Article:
Calm down Republicans, there isn’t going to be a “SNOWpocalypse” or “SNOWmageddon!” Maine Senator Olympia Snowe’s surprise retirement announcement may have diminished the GOP’s chances of holding onto her Senate seat in November, but the GOP remains in easy striking distance of a Senate majority.
In spite of all of the overly dramatic reporting on Snowe’s departure, many factors still favor the GOP as it fights for Senate control. The public still broadly opposes Obamacare, the economy is lousy and the Democratic-controlled chamber has failed to pass a budget in three years. Most importantly, the Democrats are spread extremely thin.
Due to the Democratic wave election in 2006, Democrats are forced to defend 23 seats this year compared to the Republicans’ ten seats. The GOP needs to pick up only four seats to control the chamber outright and three if Americans elect a Republican Vice-President, who would cast a vote in the case of a 50-50 tie.
Those are brutal numbers for Democrats, particularly when the party has to deal with its own retirements in competitive states that swung heavily to the GOP in 2009 and 2010. Seats currently held by retiring Democratic Sens. Kent Conrad of North Dakota, Jim Webb of Virginia, Herb Kohl of Wisconsin, Ben Nelson of Nebraska and Jeff Bingaman of New Mexico all represent attractive pick-up opportunities.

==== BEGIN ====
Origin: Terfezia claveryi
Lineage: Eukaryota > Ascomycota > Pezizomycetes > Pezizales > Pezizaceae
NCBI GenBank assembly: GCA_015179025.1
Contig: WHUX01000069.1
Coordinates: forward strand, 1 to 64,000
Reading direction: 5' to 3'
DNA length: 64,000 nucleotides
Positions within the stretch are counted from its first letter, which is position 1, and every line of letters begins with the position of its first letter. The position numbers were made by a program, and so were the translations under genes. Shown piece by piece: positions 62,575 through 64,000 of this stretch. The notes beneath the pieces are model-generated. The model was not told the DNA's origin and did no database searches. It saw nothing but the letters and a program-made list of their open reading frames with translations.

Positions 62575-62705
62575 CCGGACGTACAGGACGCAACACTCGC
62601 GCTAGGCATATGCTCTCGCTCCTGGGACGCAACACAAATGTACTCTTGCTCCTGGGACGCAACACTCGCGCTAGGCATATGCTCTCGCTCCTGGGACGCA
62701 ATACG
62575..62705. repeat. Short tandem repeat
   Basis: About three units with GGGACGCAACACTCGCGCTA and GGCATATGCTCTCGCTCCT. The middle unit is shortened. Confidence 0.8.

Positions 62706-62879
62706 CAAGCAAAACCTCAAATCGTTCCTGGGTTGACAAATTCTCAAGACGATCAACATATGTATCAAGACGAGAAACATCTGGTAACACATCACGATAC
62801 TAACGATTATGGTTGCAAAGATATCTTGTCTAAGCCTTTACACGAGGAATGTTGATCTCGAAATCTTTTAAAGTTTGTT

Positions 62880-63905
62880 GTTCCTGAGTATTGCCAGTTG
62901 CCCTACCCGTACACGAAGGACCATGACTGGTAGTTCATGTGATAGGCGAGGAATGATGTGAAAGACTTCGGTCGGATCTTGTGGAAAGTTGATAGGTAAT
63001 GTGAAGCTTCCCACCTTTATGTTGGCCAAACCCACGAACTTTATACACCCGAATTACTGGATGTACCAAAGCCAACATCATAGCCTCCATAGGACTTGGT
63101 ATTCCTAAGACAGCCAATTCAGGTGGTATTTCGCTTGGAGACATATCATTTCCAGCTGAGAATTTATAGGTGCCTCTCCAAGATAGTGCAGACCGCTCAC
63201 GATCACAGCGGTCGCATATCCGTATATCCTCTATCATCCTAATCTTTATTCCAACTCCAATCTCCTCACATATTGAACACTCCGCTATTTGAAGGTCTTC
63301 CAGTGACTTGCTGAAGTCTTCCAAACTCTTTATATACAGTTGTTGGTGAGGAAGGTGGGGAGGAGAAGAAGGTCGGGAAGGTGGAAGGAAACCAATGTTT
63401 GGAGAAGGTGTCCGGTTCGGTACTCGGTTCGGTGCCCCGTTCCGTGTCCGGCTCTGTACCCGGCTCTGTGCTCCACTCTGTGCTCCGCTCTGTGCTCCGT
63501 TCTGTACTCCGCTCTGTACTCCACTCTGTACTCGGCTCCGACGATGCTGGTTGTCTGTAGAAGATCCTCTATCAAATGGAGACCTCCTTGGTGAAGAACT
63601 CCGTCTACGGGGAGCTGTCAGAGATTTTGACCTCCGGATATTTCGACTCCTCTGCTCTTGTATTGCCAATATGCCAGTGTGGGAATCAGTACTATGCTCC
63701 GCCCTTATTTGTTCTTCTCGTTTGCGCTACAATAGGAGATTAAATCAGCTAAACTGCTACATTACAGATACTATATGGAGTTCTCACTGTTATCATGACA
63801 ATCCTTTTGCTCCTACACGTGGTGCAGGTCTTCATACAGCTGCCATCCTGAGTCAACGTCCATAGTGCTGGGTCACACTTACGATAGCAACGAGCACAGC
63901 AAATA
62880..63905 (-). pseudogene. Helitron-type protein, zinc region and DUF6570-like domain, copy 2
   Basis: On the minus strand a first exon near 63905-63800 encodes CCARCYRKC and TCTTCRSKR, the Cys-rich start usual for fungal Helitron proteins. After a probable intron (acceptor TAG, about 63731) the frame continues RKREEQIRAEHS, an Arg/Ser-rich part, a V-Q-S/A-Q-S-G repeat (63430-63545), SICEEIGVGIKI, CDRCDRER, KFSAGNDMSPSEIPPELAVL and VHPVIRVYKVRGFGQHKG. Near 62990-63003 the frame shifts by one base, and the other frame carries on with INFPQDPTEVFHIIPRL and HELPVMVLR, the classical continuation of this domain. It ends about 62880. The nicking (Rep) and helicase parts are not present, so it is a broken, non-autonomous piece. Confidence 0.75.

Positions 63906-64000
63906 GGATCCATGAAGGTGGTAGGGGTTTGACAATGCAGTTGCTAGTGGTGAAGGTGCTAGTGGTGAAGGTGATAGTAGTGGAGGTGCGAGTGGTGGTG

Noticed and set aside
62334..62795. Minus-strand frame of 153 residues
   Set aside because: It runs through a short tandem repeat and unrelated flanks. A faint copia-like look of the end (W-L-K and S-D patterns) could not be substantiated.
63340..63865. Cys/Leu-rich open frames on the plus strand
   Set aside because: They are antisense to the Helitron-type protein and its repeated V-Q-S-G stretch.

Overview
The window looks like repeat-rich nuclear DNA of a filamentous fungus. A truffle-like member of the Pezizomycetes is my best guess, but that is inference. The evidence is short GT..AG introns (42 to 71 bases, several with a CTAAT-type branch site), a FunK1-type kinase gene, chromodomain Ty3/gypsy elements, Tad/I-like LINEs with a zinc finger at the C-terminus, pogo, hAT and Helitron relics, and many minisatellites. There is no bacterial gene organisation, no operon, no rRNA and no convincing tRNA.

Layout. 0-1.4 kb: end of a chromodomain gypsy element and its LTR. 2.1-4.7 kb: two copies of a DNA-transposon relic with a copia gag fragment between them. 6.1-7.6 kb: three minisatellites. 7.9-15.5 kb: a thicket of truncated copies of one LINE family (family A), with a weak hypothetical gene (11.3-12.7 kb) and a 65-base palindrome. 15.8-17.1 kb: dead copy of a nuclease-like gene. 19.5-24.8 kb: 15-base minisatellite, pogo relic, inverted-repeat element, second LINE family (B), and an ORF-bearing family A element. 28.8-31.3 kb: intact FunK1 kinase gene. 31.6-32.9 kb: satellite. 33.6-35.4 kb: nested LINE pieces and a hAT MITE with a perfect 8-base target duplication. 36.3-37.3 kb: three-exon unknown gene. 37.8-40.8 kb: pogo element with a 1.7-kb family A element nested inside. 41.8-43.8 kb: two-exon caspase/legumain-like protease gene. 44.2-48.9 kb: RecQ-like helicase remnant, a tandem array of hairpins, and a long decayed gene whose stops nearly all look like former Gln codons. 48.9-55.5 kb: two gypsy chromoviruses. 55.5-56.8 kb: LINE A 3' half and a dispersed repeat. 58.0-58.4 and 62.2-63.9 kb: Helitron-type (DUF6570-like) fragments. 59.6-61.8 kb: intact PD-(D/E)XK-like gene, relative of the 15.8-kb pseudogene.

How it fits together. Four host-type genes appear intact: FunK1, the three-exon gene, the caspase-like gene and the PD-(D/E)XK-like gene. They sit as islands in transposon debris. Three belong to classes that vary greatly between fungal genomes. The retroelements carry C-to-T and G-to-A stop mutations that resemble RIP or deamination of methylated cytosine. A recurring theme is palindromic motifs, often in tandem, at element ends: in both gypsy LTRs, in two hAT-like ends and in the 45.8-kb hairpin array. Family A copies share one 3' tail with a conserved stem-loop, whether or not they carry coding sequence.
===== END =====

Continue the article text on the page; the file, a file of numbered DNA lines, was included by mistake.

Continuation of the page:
Election forecaster Charlie Cook lists Nelson’s Nebraska seat as a “likely” Republican pick-up, while seven other Democratic-held seats are listed as “toss ups.” By comparions, only three GOP-held seats are listed as “toss ups,” including Snowe’s. Larry Sabato’s Crystal Ball blog rates the races similarly, although it gives Democrats a slight edge in Maine and Republicans a slight edge in North Dakota.
Based on Cook’s ratings, if both parties were to lose all of its “toss-up” seats, the GOP would pick up four seats and take control of the Senate. Throw in an additional likely win in Nebraska, the GOP is looking at an plausible 52-48 majority.
It’s interesting how Snowe’s retirement announcement has been painted by the media as a sign of impending doom for the GOP’s 2012 election hopes, despite the fact that the Democratic Party has been battered by the retirement announcements of its own moderate members.
We should also expect to hear a great deal about how those terrible “extremists” have pushed out yet another Republican centrist. Never mind the fact that retiring Senate Blue Dogs like Nelson and Webb regularly found themselves at odds with the liberal policies espoused by the current Democratic caucus.
The bottom-line is that losing Snowe, who was an unreliable conservative at best, is not devastating to the GOP. Republicans probably still have a better shot at winning the Senate than they do at winning the White House.